Why Church Members Need To Be In The Fish Bowl

fish-bowlNo one wants to be a goldfish stuck in the fish bowl. I once heard a very energetic motivational speaker loudly say,  “Don’t be a goldfish; be a shark.”  I think the sentiment had something to do with charting your own path away from the lame world of goldfish, people who content to swim in circles. I do not totally remember as the speech was a required event stuffed into one of our university’s grey-carpeted meetings rooms.

Yet the general sentiment resonated with many of us and still does. No one wants to swim aimlessly around a bowl while disinterested bystanders toss in little negative comments about our swimming, eating, and sleeping habits. No one likes the fish bowl.

Yet almost every pastor and his family find themselves living in the fish bowl. Regardless of your title, position or role, to be a senior, music, or children’s pastor is to live in the fish bowl.  Church members regularly comment about everything from the pastor’s tie to his family’s cooking habits. Nothing is off limits. A pastor and his family may be praised or slammed because someone saw that the family spent large amounts of time in the little castle or swimming just too darn much.

Some pastor respond to the challenge of always being observed by taking a shark like approach. They actively find ways to close the blinds to their homes, to fence their kids away from criticism, and to protect their wives from all those helpful comments. They proactively find ways to escape or at the very least hide their family fishbowl from view.

Though I lived this way at times, I think this approach is the fish bowl extremely dangerous. Security, safety, and good relationships do not come from hiding from the people in our churches. These things can only be attained by transparency.

The solution to the fish bowl is not to hide. The solution is to get more fish in the fish bowl.

The family is a delicate, private, and precious thing. But our greatest family our truest mothers, brothers, and cousins are not the people with whom we share our DNA. They are the people who share are love for Christ. The truest family is the family who sees your weakness and encourages you to follow Christ. The truest family is the family who is willing to welcome your into their lives, allowing you to see their faults so that you can help them while embracing your faults. We need friendships with fellow Christians that are, “extensive enough, intimate enough, and above all long lasting and committed enough to really uncover our deepest foolishness and cowardice and to draw out our deepest capacity for wisdom and courage.”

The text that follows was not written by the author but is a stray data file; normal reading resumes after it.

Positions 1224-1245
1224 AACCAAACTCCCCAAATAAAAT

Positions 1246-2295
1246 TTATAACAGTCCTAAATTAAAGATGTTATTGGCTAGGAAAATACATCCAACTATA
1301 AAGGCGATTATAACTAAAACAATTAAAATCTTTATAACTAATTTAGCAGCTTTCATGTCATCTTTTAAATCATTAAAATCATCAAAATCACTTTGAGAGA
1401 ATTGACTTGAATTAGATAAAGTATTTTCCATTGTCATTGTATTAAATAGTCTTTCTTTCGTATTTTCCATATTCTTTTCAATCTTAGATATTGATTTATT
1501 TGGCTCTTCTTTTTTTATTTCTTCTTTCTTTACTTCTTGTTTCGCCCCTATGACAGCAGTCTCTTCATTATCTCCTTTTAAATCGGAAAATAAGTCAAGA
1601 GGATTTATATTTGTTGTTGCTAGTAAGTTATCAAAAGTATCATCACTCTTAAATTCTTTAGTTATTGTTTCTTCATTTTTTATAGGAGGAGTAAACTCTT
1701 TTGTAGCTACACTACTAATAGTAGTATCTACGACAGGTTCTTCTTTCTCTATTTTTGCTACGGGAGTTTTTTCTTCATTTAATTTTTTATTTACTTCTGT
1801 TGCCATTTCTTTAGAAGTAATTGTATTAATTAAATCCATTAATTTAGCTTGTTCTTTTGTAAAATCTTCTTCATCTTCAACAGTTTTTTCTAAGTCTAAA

The apostle Paul said it this way,

For you yourselves know how you ought to imitate us, because we were not idle when we were with you, nor did we eat anyone’s bread without paying for it, but with toil and labor we worked night and day, that we might not be a burden to any of you. It was not because we do not have that right, but to give you in ourselves an example to imitate. – 2 Thessalonians. 

Christians need both the word and relationships to thrive. Paul taught the gospel and he lived the gospel. He was with people showing them how to apply the gospel to everyday life.

Pastors must be doing the same thing. We should embrace the fish bowl, happily working out their faith before others. We must show others how to work by working and how to parent by parenting, and how to manage a budget by budgeting. We must invite people into our lives for the expansion of the gospel. By God’s grace, We must reveal how the gospel can and should transform everyday life. We are to model both the weakness of our flesh and the amazing power of the gospel. As we depend on God, the gospel will go forward in the lives of others.

Pastors need the fish bowl and so do you. Andy Crouch warned

“If you don’t have people in your life who know you and love you in that radical way, it is very, very unlikely you will develop either wisdom or courage.”

If your local church is never in your business, you will be one stunted Christian.

The fish bowl is only a problem because it is a one-side affair. Church members want to reserve the right to attack, demean, and belittle the pastor and his family every time one of their sins bubbles to the surface. When the Pastor comes to confront the deacon about stealing or the piano player about her sexual dalliances, the church holds an impromptu business meeting to tell the pastor to stand down. As one church member told a pastor friend of mine, “I wish you would stop applying your sermons to our church.”

Church members often refuse to swim with the pastor because they do not want to their pastor to challenge their sin with the gospel. Quite often, we pastors are ok with this arrangement because we do not want to have to spend hours counseling messy, dirty church members. As a result, the church creates a dangerous fish bowl for one instead of an aquarium for many. Dietrich Bonhoeffer rightfully said,

A community which cannot bear and cannot survive such a crisis, which insists upon keeping its illusion when it should be shattered, permanently loses in that moment the promise of Christian community

The Christian community that fundamentally fails to grasp that we are all sinners in need of saving is ultimately not a Christian community. A church membership that consists of people who maintain an air of self-righteousness by never inviting others into their homes and hearts is not the church God sent his son to redeem.

For pastors to pastor well, we have to model the gospel, confront sin, and be open to correction.  We have to embrace the fish bowl. For the church to function well, all of its members need to jump into the fish bowl with their pastor.

Are you ready for the fish bowl?

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